Chris: “Ultimately, the nuts and bolts stayed very much the same. I’m sure that there are tonnes of bands who have to be in the same room all the time to write music together, and we are fortunate that we aren’t one of those bands. But we relish the time that we do get.”

James: “We’re not a jam band. There has to be a certain level for things to be at for us to feel comfortable working together on it. But because of the time, we had way more finished music to make songs out of. Individuals write the music. The band makes the songs. So there was so much more to get done in the periods when we were a band. It helped with the way we wrote music.”



You’ve mentioned that this is almost the final part of a trilogy with ‘Grievances’ and ‘Time Will Die…’. Is that something that you realised more when you had songs and structure?
Chris: “Each of our albums can only be made off the back of the last one. So ‘Grievances’ was a dark moment, really moody and full of pain. Then ‘Time Will Die…’ is more ethereal on the back of that. Then, ‘Where Myth Becomes Memory’ is more direct, focused, and considered.”

James: “If you’re in a band and your aim isn’t to be your favourite band, then what’s the point? The thing is that I only have a clearer picture of what an album is and what it means when we can go out and play it. It’s only then that you’re able to experience the tangibility and connection. I also love knowing that what the record means will be entirely different for everyone who listens to it. We don’t control what it can tell, and that’s nice. So we can say it’s a part of something bigger, but it’s also about allowing it to exist and be out there in the world.”

And that is why you are still here and still doing it over 15 years from when you first started the band. It’s the journey told through the people who appreciate what you do…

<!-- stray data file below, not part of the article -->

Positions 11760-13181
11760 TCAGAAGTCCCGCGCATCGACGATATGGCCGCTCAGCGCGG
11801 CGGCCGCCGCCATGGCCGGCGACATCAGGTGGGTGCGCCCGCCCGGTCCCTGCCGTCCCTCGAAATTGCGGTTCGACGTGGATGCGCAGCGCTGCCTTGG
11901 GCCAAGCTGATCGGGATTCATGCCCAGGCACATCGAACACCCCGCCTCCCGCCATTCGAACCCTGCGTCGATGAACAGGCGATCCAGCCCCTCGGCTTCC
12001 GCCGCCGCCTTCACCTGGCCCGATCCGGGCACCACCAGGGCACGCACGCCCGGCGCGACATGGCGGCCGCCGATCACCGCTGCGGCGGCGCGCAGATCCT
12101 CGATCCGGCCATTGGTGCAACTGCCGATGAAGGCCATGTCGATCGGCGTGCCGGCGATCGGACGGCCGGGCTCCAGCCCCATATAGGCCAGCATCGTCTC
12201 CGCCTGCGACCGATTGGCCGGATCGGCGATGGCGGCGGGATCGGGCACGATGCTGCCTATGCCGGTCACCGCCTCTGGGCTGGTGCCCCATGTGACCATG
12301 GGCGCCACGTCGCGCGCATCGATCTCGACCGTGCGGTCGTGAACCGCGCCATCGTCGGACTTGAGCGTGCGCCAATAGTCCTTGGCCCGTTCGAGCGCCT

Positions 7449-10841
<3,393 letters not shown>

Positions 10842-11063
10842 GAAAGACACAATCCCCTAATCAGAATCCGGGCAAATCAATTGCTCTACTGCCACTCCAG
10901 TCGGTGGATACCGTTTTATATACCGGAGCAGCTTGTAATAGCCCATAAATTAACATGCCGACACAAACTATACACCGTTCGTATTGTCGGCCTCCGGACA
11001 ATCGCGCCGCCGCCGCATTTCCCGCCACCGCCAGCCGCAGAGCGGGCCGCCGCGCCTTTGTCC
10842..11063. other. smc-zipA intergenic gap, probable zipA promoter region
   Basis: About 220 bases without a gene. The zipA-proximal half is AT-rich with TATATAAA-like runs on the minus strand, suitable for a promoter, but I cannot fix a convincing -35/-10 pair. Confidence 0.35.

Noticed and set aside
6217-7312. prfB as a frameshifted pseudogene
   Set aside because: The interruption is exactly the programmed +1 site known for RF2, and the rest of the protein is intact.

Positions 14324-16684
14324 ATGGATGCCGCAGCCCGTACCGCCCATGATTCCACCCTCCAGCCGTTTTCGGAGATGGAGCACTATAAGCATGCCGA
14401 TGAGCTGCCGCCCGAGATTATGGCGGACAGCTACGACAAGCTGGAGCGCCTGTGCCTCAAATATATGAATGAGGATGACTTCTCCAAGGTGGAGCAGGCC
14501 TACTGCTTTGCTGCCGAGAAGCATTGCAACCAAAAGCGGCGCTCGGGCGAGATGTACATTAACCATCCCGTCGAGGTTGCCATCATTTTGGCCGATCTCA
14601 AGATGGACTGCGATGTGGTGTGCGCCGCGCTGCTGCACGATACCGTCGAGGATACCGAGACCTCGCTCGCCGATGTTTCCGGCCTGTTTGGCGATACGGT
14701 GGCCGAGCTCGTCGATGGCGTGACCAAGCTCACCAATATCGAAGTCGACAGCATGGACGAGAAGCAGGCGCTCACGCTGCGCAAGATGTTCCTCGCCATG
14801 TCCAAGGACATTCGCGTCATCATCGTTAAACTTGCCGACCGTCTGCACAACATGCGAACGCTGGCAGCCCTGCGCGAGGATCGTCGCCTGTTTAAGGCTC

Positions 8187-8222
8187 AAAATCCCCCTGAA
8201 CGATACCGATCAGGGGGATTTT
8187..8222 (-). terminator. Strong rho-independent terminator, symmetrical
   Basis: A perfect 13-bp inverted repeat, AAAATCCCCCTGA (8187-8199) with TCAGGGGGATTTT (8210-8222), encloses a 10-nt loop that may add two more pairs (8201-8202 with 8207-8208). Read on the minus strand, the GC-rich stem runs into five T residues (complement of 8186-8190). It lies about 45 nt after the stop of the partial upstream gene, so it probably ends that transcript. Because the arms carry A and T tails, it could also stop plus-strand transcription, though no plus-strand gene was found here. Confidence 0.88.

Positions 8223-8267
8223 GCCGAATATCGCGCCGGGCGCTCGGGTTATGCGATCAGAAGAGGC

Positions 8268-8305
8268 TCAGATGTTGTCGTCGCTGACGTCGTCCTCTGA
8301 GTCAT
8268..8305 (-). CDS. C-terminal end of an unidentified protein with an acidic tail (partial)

Chris: “This is still such a massive passion project for us, and we do it when we want to do it. That goes a long way to still wanting to do it and still having the same level of passion for it. We want to do it at the end of the day. We all have separate paths in life and do different things, but having this one tangible thing in the centre that holds us all together is still really lovely. There aren’t many things in life that are that constant joy. It’s rare to have something like it there for some long. Sometimes people never even find it. But this is something I will always want to do, which is something to savour. It’s such a cool thing to continue bringing into the world.”

And it’s a special pride you can have in it, with every album that you make and every person who discovers you along the way…
James: “There’s nothing cooler as a fan of music to discover a band with a massive back catalogue of music to get stuck into. And we are that band now! Some people are getting on board right now with these new singles, and they’ve got six more albums to make their way through as well. That’s sick. It’s encouraging that there is that pull to what we do and that people still want to jump in and get involved. It cements even deeper why we do this. We just can’t wait to get started again.”